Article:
129   Still question'd me the story of my life,
129. Still: Continually.

130   From year to year, the battles, sieges, fortunes,
131   That I have passed.
132   I ran it through, even from my boyish days,
133   To the very moment that he bade me tell it;
134   Wherein I spake of most disastrous chances,
135   Of moving accidents by flood and field
135.  moving accidents: frightening events.

136   Of hair-breadth scapes i' the imminent deadly breach,
136. imminent deadly: threatening death. breach: gap made in a fortification.

137   Of being taken by the insolent foe
138   And sold to slavery, of my redemption thence
139   And portance in my travels' history:
139. portance: conduct, behavior.

140   Wherein of antres vast and deserts idle,
140. antres: caves. idle: barren, empty.

141   Rough quarries, rocks and hills whose heads touch heaven
141. Rough quarries: rugged stone-masses.

142   It was my hint to speak, — such was the process;
142. hint: occasion. such was the process: i.e., in order to tell my story truthfully, I had to speak of such strange things.

143   And of the Cannibals that each other eat,
144   The Anthropophagi and men whose heads
144. Anthropophagi: man-eaters.

145   Do grow beneath their shoulders. This to hear
Sixteenth century woodcut showing a man with his face in his chest

146   Would Desdemona seriously incline:
147   But still the house-affairs would draw her thence:
148   Which ever as she could with haste dispatch,
149   She'ld come again, and with a greedy ear
150   Devour up my discourse: which I observing,
151   Took once a pliant hour, and found good means
152   To draw from her a prayer of earnest heart
152. prayer: request.

153   That I would all my pilgrimage dilate,
153. dilate: relate in detail.

154   Whereof by parcels she had something heard,
154. by parcels: by snatches, in bits and pieces.

155   But not intentively: I did consent,
155. intentively: with full and continuous attention.

156   And often did beguile her of her tears,
157   When I did speak of some distressful stroke
158   That my youth suffer'd. My story being done,
159   She gave me for my pains a world of sighs:
160   She swore, in faith, 'twas strange, 'twas passing strange,
161   'Twas pitiful, 'twas wondrous pitiful:
162   She wish'd she had not heard it, yet she wish'd
163   That heaven had made her such a man: she thank'd me,
163.  made her such a man: made such a man for her (to love).

164   And bade me, if I had a friend that loved her,
165   I should but teach him how to tell my story.
166   And that would woo her. Upon this hint I spake:
166. hint: opportunity.  I spake: i.e., I asked her to marry me.

167   She loved me for the dangers I had pass'd,
168   And I loved her that she did pity them.
169   This only is the witchcraft I have used:
170   Here comes the lady; let her witness it.


171   I think this tale would win my daughter too.
172   Good Brabantio,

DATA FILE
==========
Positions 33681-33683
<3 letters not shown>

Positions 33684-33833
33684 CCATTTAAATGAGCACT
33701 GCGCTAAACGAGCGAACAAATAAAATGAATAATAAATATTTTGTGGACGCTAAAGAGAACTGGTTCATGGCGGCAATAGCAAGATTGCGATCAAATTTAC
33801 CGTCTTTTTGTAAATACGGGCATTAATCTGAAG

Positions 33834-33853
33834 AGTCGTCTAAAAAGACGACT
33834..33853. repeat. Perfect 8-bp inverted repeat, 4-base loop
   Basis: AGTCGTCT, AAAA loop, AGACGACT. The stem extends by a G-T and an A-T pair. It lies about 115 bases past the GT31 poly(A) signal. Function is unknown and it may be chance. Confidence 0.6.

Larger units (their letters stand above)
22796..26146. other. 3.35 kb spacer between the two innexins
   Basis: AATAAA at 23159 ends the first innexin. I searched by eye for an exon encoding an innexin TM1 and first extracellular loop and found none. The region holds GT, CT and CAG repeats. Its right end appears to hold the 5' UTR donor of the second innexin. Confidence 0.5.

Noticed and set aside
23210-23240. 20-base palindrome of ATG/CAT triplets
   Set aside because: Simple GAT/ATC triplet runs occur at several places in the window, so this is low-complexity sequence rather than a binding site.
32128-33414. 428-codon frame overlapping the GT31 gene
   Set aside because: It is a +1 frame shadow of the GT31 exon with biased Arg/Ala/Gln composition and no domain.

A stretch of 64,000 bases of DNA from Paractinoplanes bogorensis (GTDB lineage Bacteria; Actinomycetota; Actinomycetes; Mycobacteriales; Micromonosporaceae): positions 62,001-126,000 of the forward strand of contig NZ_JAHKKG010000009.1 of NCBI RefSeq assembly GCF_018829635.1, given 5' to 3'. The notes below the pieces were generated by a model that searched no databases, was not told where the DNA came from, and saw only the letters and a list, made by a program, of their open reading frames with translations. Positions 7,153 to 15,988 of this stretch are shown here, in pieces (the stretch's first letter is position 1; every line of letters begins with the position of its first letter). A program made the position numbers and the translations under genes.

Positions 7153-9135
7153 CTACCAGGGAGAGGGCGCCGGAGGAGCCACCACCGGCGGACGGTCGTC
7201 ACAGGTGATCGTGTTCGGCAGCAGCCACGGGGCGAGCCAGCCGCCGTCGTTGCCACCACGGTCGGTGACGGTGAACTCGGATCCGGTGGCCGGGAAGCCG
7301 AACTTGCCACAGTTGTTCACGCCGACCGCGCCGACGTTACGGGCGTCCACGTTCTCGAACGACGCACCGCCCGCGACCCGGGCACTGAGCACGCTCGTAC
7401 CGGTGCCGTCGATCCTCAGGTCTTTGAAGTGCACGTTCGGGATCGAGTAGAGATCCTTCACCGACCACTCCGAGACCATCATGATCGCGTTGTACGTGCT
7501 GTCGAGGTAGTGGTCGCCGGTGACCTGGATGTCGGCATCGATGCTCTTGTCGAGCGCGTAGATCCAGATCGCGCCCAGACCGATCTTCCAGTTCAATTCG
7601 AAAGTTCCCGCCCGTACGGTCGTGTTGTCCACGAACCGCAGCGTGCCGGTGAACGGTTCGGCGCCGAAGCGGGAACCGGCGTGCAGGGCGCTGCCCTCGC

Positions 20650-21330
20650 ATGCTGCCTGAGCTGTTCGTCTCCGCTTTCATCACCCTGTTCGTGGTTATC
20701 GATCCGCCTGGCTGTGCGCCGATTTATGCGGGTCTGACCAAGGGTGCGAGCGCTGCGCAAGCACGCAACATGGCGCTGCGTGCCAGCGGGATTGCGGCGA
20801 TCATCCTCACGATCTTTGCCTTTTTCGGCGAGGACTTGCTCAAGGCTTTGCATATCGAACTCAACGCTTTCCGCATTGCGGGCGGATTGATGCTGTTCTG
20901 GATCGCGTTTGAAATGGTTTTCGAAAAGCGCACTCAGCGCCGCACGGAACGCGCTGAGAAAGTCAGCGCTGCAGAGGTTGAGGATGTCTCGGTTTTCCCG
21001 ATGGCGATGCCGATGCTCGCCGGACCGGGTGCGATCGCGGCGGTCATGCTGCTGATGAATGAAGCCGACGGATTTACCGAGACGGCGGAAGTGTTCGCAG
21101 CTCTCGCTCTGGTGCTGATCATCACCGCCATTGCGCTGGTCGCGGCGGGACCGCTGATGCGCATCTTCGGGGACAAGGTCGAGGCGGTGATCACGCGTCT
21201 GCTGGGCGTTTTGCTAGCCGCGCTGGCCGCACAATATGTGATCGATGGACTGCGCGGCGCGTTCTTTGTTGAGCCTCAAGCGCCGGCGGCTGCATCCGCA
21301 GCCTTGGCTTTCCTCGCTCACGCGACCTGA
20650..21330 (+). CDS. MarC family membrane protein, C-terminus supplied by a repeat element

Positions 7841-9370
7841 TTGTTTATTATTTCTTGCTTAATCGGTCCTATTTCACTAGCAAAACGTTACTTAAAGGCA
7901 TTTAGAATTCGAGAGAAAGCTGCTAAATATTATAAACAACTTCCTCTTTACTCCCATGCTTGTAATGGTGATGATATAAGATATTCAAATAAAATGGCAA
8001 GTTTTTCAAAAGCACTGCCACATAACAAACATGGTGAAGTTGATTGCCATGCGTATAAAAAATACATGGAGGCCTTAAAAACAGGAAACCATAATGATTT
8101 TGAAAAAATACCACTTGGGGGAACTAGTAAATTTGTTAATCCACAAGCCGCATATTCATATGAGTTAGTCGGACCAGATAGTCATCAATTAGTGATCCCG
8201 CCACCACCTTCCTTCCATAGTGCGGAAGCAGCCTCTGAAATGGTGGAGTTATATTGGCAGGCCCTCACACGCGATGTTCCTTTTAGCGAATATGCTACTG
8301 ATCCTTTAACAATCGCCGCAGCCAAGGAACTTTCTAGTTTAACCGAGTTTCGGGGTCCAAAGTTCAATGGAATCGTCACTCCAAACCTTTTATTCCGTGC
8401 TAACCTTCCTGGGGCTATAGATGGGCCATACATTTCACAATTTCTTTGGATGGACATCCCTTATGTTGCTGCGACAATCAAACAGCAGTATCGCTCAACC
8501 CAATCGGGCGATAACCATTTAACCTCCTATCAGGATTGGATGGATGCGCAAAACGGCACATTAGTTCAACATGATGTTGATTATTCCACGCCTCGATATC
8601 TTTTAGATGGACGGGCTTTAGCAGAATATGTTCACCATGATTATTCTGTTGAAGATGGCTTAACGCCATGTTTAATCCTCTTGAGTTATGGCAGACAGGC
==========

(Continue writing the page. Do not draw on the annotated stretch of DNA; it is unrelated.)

173   Take up this mangled matter at the best:
173. Take up this mangled matter at the best: Make the best of this complicated situation.

174   Men do their broken weapons rather use
175   Than their bare hands.

Desdemona saying 'you are the lord of duty; I am hitherto your daughter: but here's my husband'
"but here's my husband"

                           I pray you, hear her speak:
176   If she confess that she was half the wooer,
177   Destruction on my head, if my bad blame
178   Light on the man! Come hither, gentle mistress:
179   Do you perceive in all this noble company
180   Where most you owe obedience?

                         My noble father,
181   I do perceive here a divided duty:
182   To you I am bound for life and education;
182. education: upbringing.

183   My life and education both do learn me
183. learn: teach.

184   How to respect you; you are the lord of duty;
184. respect: regard.

185   I am hitherto your daughter: but here's my husband,
185. I am hitherto your daughter: i.e., until now I have owed all my obedience to you as my father.

186   And so much duty as my mother show'd
187   To you, preferring you before her father,
188   So much I challenge that I may profess
188. challenge: claim.

189   Due to the Moor, my lord.

                                    God be with you! I have done.
189. God be with you: good-bye.

190   Please it your grace, on to the state affairs:
191   I had rather to adopt a child than get it.
191. get: beget. (If he had adopted her, he could tell himself that her bad behavior was the fault of her bad blood.)

192   Come hither, Moor:
193   I here do give thee that with all my heart
194   Which, but thou hast already, with all my heart
195   I would keep from thee. For your sake, jewel,
195. For your sake: on your account, because of what you have done.

196   I am glad at soul I have no other child:
197   For thy escape would teach me tyranny,
197. escape: transgression.

198   To hang clogs on them. I have done, my lord.
198. clogs: blocks of wood hung on criminals or animals to prevent their running away.

199   Let me speak like yourself, and lay a sentence,
199. like yourself: i.e., as you should in your proper temper. sentence: adage. (It's the rhymed part that follows.)